At my son’s grade school, there was a conscious engagement of head, heart and hands. Using them together requires a dynamic balance between intuition, reason, and action. These tools of the body enable us to interact with and make our mark on the world.
In a balanced person, the heart and hands have an equal role to play, not only to implement plans that the head comes up with, but in deciding what to do in the world and how to do it.
Of the three, I spent most of my life up in my head, relying on rational, analytical thought more than any other. This is neither surprising nor unusual; as far back as Plato, our culture has located the center of consciousness and thought in the head, thereby downgrading heart and hands to worker-bee status. Education has, typically, emphasized rote learning and memorization of facts over developing our capacities for innovation and empathy.
Einstein warned us that our worship of reason wasn’t serving us:
“Intuition is a sacred gift and the rational mind is a faithful servant. We have created a society that honors the servant and has forgotten the gift.”
I imagine the heart as the seat of intuition. The poet Rumi spoke of listening with the ears of the heart, which is a beautiful way of opening to the world. Insights, ideas and visions come to us in relaxed moments or through the pages of a journal, or in our dreams.
Artists and poets know many ways to court and serve this heart-listening, which is variously known as the Muse, creative genius, inspiration, or Universal Intelligence. When Joseph Campbell advised, “Follow your bliss,” he was speaking of the heart’s stirrings. If all of us followed the guidance of our hearts, imagine what kind of world we would create.
Hands are for making. I’ve noticed that, when I’m feeling down or having a bad day, I can do something with my hands and be cheered. It doesn’t matter what; it can range from tinkering, tidying or cleaning, to something productive like cooking or painting. It’s plain enjoyable, a sensual experience to put hands on raw materials and fashion them into something new. We’re designed to create, to work with our hands, and part of the distress of modern life is that we don’t do enough of it.
Making our mark goes back millennia; think of the handprints in cave paintings. At the same time we yearn to make our mark on the world, the world is making its mark on us. The work of our hands is one way we experience and revel in this reciprocity.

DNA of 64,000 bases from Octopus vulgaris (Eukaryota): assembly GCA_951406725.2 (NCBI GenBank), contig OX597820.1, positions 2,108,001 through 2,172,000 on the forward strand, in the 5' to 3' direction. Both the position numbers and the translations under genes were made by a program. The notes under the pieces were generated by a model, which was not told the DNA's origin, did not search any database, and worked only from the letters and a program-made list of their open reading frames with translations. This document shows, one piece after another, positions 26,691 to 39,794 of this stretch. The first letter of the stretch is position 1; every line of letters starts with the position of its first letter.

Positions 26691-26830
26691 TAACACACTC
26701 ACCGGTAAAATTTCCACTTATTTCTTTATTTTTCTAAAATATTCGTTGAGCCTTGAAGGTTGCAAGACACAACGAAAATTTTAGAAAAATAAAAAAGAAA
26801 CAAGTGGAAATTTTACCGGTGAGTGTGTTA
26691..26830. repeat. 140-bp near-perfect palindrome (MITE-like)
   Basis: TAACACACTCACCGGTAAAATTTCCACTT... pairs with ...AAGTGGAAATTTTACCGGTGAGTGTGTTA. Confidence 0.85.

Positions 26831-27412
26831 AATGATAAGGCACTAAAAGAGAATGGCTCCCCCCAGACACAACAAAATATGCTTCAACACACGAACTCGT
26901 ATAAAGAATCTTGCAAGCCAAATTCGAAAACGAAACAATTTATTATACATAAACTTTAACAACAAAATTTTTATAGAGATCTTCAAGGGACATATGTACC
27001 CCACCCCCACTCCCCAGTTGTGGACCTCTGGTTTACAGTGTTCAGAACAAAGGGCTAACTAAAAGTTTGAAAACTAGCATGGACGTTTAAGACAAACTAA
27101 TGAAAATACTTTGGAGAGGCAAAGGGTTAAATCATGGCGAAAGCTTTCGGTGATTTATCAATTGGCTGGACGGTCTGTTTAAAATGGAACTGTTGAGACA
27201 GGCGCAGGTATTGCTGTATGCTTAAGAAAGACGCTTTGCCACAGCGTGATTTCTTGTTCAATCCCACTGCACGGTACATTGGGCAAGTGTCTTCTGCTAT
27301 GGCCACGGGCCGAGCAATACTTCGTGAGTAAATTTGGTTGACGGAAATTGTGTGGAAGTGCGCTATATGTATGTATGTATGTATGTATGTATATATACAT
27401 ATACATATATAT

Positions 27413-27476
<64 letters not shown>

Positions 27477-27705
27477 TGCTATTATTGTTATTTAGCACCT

There’s a nostalgia nowadays about locally made things that show the craft. The Japanese revere handmade roughness, greatly preferring it to machine manufactured items. The art theorist, painter and social thinker, John Ruskin, was a great advocate of craft:
“When love and skill work together, expect a masterpiece.”
Mass production severed the intimacy of heart and hands. A machine may be able to match or exceed workmanship, but it can never approximate love. In Ruskin’s time, the Industrial Revolution was in full swing, to great enthusiasm of some and horrible suffering of others. The move back to handcraft was a reaction against dehumanizing machines and mass production.
When I was in architecture school, we drew everything by hand. I used a computer in grad school to write my thesis, but nobody used them for design or drawing. I was in the work world for several years before computers showed up in the drafting room. Consequently, in my early days of practice, we designed and drew buildings by hand, including perspective views, and used trigonometry to calculate roof pitches.
Computer drawings are prose to the poetry of hand drawings. As with writing, the language and syntax have a profound affect on what is being expressed. Using a computer affects the process — the thinking and drawing — and by extension the places that are created. Drawing by hand has long been seen as anachronistic, impractical, slow, and old-fashioned, which is too bad because it’s a very pleasurable act.
“The highest reward for a man’s toil is not what he gets for it but what he becomes by it.” ~ John Ruskin
When I put my hands on a material and transform it into something useful, I am acting from a deep relationship with it. If I can sense and appreciate a material’s inherent qualities with my heart and imagination, I may be able to enhance it further and make something of beauty, a useful object that can be shared with others.
Upon one of Gauguin’s best-known paintings he wrote three questions: who are we, where do we come from, where are we going? Those are questions for the ages. That we will never have definitive answers must not discourage us from asking, for it is through our imagination (head), intuition (heart) and making (hands) that our culture evolves and is renewed.